As part of our special investigation “Mission Creep: US Military Presence Worldwide,” we asked a host of military thinkers to contribute their two cents on topics relating to global Pentagon strategy. (You can access the archive here.)
The following dispatch comes from Katherine T. McCaffrey, an assistant professor of anthropology at Montclair State University in New Jersey and author of Military Power and Popular Protest: The US Navy in Vieques, Puerto Rico.
Fighting for Freedom but Projecting Misery
In a recent essay, “Warmaking as the American Way of Life,” Brown University anthropologist Catherine Lutz argues persuasively that there is no institution so deeply revered and powerful in American society as the military. Indeed, America is built on and devoted to warmaking. As a society we honor and valorize not our schoolteachers, farmers, or poets, but our warriors. We emblazon our cars with yellow ribbon magnets professing support for “our” troops. We send our kids to school with camouflage-patterned knapsacks, baseball caps, T-shirts, slacks, and lunch boxes. In US society, Lutz writes, “there is an utterly thorough agreement that the United States needs a large military, that it should and can use it to do good in the world, and that the one it has is selfless and honorable. In this consensus, soldiering expresses a love for the community greater than any other form of work and deserves commemoration at sporting events, school graduations, and multiple national holidays.”
Besides having the most powerful military in the history of the planet, we also have more people in our prisons than any other country in the world has ever had. There appears to be a perverse relationship between our so-called “freedom fighting” around the globe and our denial of freedom at home.
As our military further expands its power, we see our own civil liberties and freedoms at home shrinking. Witness the manhandling of journalists at both of the major party conventions, the wiretapping of private homes, and the detention of citizens without formal charges. Attacks on freedom follow our troops wherever the government sets up secret rendition camps and other covert military operations—at Guantanamo Bay, Diego Garcia, or aboard US Navy vessels. Given the power and influence of our military machine, it is essential that citizens develop a rudimentary awareness of its scope and the broader implications of projecting that might all over the planet; in pursuit of our own happiness and security, we export a tremendous amount of violence and misery.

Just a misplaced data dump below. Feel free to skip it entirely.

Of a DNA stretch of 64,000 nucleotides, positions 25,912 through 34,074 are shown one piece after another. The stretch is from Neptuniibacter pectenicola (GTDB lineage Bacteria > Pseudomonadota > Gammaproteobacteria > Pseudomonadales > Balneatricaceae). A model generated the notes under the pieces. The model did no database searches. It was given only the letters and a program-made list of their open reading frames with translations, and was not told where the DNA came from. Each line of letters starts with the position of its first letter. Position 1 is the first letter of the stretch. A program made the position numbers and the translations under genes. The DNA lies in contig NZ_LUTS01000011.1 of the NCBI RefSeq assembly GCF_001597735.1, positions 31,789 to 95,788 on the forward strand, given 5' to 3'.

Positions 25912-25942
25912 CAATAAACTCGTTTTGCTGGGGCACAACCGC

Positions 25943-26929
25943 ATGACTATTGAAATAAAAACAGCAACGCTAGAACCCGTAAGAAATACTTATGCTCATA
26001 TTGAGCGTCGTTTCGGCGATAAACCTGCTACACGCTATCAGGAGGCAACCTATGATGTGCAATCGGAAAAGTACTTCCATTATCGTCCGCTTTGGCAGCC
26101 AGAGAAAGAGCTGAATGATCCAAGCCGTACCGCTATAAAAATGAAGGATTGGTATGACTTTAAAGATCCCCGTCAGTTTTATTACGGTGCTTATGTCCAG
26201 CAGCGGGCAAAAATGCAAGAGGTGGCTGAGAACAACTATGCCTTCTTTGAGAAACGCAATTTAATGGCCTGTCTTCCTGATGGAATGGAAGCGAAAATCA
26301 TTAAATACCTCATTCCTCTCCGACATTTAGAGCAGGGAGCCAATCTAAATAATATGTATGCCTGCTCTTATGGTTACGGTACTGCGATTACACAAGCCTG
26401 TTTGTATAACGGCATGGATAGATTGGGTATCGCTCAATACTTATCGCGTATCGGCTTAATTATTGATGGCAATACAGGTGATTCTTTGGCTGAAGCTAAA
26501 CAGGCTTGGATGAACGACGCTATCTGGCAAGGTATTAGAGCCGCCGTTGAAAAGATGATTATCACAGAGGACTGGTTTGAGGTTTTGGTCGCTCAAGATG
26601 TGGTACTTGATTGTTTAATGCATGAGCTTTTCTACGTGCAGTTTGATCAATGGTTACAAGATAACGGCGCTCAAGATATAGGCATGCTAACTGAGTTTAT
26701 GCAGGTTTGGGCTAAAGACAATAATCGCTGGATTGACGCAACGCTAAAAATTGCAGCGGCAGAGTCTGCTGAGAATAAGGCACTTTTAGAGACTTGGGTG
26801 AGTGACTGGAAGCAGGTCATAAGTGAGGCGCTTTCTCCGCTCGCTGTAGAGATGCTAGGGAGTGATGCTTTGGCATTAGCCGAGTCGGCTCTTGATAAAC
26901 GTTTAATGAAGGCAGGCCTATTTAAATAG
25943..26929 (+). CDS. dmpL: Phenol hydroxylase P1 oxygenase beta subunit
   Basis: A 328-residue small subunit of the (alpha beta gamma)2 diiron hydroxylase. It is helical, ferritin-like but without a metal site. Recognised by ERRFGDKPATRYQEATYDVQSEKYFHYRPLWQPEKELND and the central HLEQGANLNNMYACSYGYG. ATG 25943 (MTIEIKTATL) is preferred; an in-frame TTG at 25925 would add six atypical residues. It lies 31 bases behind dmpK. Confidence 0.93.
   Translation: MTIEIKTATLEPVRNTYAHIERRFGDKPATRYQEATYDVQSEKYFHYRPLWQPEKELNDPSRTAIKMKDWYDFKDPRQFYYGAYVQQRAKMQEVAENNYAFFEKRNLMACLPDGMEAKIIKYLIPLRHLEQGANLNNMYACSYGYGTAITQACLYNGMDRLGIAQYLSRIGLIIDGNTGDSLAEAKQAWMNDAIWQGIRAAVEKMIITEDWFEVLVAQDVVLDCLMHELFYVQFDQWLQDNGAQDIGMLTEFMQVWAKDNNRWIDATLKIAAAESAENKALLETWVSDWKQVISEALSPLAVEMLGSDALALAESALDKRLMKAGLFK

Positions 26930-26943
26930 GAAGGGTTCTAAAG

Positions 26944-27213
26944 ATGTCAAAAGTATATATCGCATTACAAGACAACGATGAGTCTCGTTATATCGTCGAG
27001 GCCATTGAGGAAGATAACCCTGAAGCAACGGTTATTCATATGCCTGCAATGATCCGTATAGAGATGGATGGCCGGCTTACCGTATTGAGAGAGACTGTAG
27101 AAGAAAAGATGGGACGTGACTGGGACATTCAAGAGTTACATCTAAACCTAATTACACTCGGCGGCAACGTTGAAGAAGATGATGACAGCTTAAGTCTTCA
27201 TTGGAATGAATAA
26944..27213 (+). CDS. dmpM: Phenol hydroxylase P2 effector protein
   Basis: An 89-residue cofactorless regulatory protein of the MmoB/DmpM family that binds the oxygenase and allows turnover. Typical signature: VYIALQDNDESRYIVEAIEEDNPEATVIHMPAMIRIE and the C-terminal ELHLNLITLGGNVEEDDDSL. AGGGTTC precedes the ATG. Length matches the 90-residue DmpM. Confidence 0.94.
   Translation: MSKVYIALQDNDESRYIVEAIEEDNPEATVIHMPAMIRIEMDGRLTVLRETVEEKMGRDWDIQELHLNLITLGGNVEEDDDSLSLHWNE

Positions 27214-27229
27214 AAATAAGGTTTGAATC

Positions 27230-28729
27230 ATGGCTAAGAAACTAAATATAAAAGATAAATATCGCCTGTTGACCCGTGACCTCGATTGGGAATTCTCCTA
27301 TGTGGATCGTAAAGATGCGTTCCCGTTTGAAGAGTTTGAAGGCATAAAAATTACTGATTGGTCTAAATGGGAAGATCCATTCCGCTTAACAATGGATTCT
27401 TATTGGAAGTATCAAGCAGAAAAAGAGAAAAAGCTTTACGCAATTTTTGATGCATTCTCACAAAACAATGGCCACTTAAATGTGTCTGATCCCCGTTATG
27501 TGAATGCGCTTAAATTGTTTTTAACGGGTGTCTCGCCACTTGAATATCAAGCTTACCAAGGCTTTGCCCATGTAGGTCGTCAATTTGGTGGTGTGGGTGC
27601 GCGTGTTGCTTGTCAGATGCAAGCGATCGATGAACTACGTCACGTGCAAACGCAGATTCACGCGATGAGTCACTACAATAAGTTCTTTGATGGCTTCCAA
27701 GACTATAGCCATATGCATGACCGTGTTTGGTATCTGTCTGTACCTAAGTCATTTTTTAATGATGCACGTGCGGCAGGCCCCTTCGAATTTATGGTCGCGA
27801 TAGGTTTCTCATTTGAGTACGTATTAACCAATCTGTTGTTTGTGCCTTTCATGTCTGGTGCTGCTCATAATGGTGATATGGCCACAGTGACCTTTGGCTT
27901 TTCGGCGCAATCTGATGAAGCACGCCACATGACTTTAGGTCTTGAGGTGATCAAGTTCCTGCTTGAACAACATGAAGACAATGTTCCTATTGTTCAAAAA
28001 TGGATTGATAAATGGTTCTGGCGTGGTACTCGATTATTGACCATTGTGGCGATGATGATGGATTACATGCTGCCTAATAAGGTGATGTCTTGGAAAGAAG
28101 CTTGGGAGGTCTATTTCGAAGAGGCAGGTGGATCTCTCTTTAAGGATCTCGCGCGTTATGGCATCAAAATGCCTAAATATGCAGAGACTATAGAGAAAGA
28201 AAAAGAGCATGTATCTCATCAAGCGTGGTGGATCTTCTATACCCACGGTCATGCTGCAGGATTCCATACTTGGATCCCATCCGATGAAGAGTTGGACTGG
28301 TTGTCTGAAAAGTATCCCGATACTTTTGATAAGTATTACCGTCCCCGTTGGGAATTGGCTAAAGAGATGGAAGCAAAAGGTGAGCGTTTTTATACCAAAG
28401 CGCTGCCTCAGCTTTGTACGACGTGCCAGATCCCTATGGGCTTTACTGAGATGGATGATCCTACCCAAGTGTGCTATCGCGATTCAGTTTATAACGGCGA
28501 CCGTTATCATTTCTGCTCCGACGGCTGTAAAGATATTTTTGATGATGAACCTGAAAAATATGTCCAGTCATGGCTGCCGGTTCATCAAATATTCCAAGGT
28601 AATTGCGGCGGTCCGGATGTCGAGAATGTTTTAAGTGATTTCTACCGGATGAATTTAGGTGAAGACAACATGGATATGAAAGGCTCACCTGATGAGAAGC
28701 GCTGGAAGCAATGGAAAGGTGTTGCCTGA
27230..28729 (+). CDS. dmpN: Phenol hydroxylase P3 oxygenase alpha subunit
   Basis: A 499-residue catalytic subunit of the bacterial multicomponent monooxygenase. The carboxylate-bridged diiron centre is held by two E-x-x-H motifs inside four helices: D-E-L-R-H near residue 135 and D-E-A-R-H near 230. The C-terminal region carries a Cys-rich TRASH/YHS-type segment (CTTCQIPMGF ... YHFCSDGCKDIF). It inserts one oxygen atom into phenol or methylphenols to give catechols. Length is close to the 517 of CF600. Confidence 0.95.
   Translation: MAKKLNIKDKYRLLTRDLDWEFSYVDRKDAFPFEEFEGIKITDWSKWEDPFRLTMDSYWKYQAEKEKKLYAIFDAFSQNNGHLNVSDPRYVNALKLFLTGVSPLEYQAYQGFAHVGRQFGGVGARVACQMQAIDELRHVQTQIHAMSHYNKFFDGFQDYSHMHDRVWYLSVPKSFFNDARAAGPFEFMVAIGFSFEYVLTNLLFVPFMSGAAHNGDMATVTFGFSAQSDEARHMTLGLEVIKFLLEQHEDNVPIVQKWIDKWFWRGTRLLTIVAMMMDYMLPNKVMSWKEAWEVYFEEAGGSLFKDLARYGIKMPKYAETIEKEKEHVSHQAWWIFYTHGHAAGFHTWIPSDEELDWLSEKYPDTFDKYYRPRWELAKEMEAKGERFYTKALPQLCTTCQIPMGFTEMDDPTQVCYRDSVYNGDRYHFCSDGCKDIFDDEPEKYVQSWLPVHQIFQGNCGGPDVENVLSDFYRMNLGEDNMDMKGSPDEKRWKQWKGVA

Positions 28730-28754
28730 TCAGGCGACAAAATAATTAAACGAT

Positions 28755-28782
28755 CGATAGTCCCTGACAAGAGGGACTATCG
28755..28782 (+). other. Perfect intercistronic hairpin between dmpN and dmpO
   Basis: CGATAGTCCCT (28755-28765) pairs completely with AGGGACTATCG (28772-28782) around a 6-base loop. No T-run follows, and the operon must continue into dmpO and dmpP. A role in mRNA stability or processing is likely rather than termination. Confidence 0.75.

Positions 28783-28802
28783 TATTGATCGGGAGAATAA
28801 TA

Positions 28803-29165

As an anthropologist, I have been concerned with the impact of military bases on communities that, like it or not (usually not), are on the receiving end of the US boot tread. What are the social and environmental costs of US bases? What is it like to live in the shadow of the US military? This concern took me to Vieques, Puerto Rico, where for decades the Navy conducted live bombing exercises on an island twice the size of Manhattan with a population of 10,000 US citizens. Several years ago, Vieques gained international attention for its grassroots struggle to remove the Navy. Rising rates of cancer convinced residents that they could no longer tolerate living downwind from the Navy’s bomb blasts. A number of misfired bombs, including one that killed a civilian base employee, sparked protest.
The islanders eventually won that David-and-Goliath battle, halting the bombing and evicting the Navy. Now they are left to recover from six decades of military domination and destruction. Most of the land shifted from the Navy’s hands to federal control; former military property was legally designated as a “wildlife refuge,” which exempted the Pentagon from responsibility for major environmental remediation.
According to the Environmental Protection Agency, 60 years of live-fire exercises have left a toxic legacy on Vieques’ land and surrounding waters that may include “mercury, lead, copper, magnesium, lithium, perchlorate, TNT, napalm, depleted uranium, PCBs, solvents, and pesticides.” Most of the refuge is closed to the public indefinitely due to thousands of unexploded bombs. Cleanup is under way, so quiet nature walks may be punctuated by the open detonation of 500-pound bombs.
“Mission Creep” makes an important contribution to public debate because it documents the transformation, expansion, and cost of the US military adventure. David Vine’s article, for example, puts this cost in human terms as he details the tragic conditions of the Chagossians, expelled from their home in the Indian Ocean to make way for what is now a multibillion-dollar base the Pentagon calls “the footprint of freedom.” While Diego Garcia has been used as a launching pad for long-range bombers, weaponry, and supplies destined for Iraq, the islanders live in misery in exile. Mother Jones‘ project is the first and most basic step in evaluating, and hopefully changing, our national priorities.